Supreme Court allowed passive euthanasia
The Supreme Court allowed passive euthanasia, or withholding treatment essential to life for a terminally-ill patient on Friday. Following is the procedure fixed by the Supreme Court which is to be adopted for making and executing of an Advance Directive or “living Will” by a person for withdrawal of medical treatment if he is suffering from an incurable disease with no chance of recovery to prevent pain and suffering
Who can execute the Advance Directive and how?
It can be executed only by an adult of a sound and healthy state of mind. It must be voluntarily executed and without any coercion or compulsion. It shall be in writing clearly stating as to when medical treatment may be withdrawn or no specific medical treatment shall be given which will have the effect of delaying the process of death that may otherwise cause pain and suffering.
What should it contain?
It should clearly indicate the decision relating to the circumstances in which withdrawal of medical treatment can be resorted to. It should mention that the executor may revoke the authority at any time. It should specify the name of a guardian or close relative who, in the event of the executor becoming incapable of taking a decision, will be authorised to give consent for withdrawal of treatment.
How should it be recorded and preserved?
The document should be signed by the executor in the presence of two attesting witnesses and countersigned by the jurisdictional Judicial Magistrate of First Class (JMFC). The witnesses and JMFC shall record their satisfaction that the document has been executed voluntarily and without any coercion. The JMFC shall preserve one copy of the document in his office and shall forward one copy to the registry of the jurisdictional district court for being preserved. The JMFC shall inform the immediate family members of the executor, if not present at the time of execution. A copy shall be handed over to the competent officer of the local Government.
When and by whom can it be given effect to?
In the event, the executor becomes terminally ill with no hope of recovery and cure of the ailment, the treating physician shall ascertain its authenticity from the jurisdictional JMFC.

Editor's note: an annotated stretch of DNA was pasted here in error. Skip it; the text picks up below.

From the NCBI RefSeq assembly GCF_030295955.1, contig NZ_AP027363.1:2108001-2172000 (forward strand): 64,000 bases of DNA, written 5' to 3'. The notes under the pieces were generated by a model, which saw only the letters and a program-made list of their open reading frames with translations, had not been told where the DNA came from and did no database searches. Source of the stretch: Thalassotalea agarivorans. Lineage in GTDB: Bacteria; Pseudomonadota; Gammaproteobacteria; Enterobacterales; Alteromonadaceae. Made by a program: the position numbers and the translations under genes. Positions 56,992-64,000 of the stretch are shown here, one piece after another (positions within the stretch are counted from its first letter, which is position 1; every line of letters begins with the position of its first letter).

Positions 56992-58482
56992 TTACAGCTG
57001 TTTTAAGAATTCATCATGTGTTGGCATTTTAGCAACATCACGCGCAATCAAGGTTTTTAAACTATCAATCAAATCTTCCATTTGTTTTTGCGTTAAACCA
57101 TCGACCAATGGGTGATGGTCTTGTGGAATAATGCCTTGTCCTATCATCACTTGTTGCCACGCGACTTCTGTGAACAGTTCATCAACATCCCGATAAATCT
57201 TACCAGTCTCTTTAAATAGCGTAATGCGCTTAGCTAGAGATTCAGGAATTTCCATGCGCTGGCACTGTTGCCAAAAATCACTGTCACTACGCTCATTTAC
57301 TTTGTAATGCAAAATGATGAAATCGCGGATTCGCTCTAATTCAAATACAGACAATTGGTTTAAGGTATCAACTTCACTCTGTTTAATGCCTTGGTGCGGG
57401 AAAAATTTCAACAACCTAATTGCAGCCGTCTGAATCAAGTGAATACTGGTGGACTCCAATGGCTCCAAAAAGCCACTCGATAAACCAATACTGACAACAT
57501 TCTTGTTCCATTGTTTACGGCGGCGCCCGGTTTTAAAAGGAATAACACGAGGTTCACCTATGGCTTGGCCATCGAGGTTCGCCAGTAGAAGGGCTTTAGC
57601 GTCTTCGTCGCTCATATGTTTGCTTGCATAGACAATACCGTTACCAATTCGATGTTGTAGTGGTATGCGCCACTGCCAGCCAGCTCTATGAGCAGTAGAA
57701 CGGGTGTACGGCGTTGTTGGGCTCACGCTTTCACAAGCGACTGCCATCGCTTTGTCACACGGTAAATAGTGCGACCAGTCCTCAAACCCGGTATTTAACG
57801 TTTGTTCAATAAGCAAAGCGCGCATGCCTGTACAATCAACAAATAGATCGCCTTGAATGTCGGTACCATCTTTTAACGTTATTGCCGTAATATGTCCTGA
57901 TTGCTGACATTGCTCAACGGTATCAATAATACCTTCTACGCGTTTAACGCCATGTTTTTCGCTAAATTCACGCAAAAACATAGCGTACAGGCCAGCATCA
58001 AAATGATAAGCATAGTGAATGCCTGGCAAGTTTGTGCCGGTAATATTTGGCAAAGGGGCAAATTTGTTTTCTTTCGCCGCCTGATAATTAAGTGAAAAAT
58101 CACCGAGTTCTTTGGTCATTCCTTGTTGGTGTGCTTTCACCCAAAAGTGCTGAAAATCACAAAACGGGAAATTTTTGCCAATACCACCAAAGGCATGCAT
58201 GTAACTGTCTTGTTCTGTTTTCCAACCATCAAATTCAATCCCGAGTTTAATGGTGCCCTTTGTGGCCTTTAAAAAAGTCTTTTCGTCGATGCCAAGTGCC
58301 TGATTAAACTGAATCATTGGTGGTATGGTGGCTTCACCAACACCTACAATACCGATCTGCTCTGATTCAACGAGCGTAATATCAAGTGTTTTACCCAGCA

If the physician is satisfied that the instructions need to be acted upon, he shall inform the executor or his guardian /close relative about the nature of the illness, the availability of medical care and consequences of alternative forms of treatment and the consequences of remaining untreated.
The hospital shall then constitute a Medical Board consisting of the head of the treating department and at least three expert doctors with at least twenty years experience who, in turn, shall visit the patient in the presence of his relative and form an opinion whether medical treatment should be withdrawn or not.
If Medical Board certifies that the instructions be carried out, the hospital shall inform the collector about the proposal. The collector shall then immediately constitute another Medical Board comprising the Chief District Medical Officer and three expert doctors. The board shall examine the patient and may allow withdrawing treatment after ascertaining the wishes of the executor or his family members if the patient is not in a position to communicate.
The board shall convey the decision to JMFC before allowing to withdraw the treatment. The JMFC shall visit the patient and, after examining all aspects, may permit to implement the directive.
What if permission is refused by the Medical Board?
If permission is refused by the Medical Board, it would be open to the executor or his family members or even the treating doctor or the hospital staff to approach HC. The court shall take a call on the plea at the earliest.
-TNN | March 09, 2018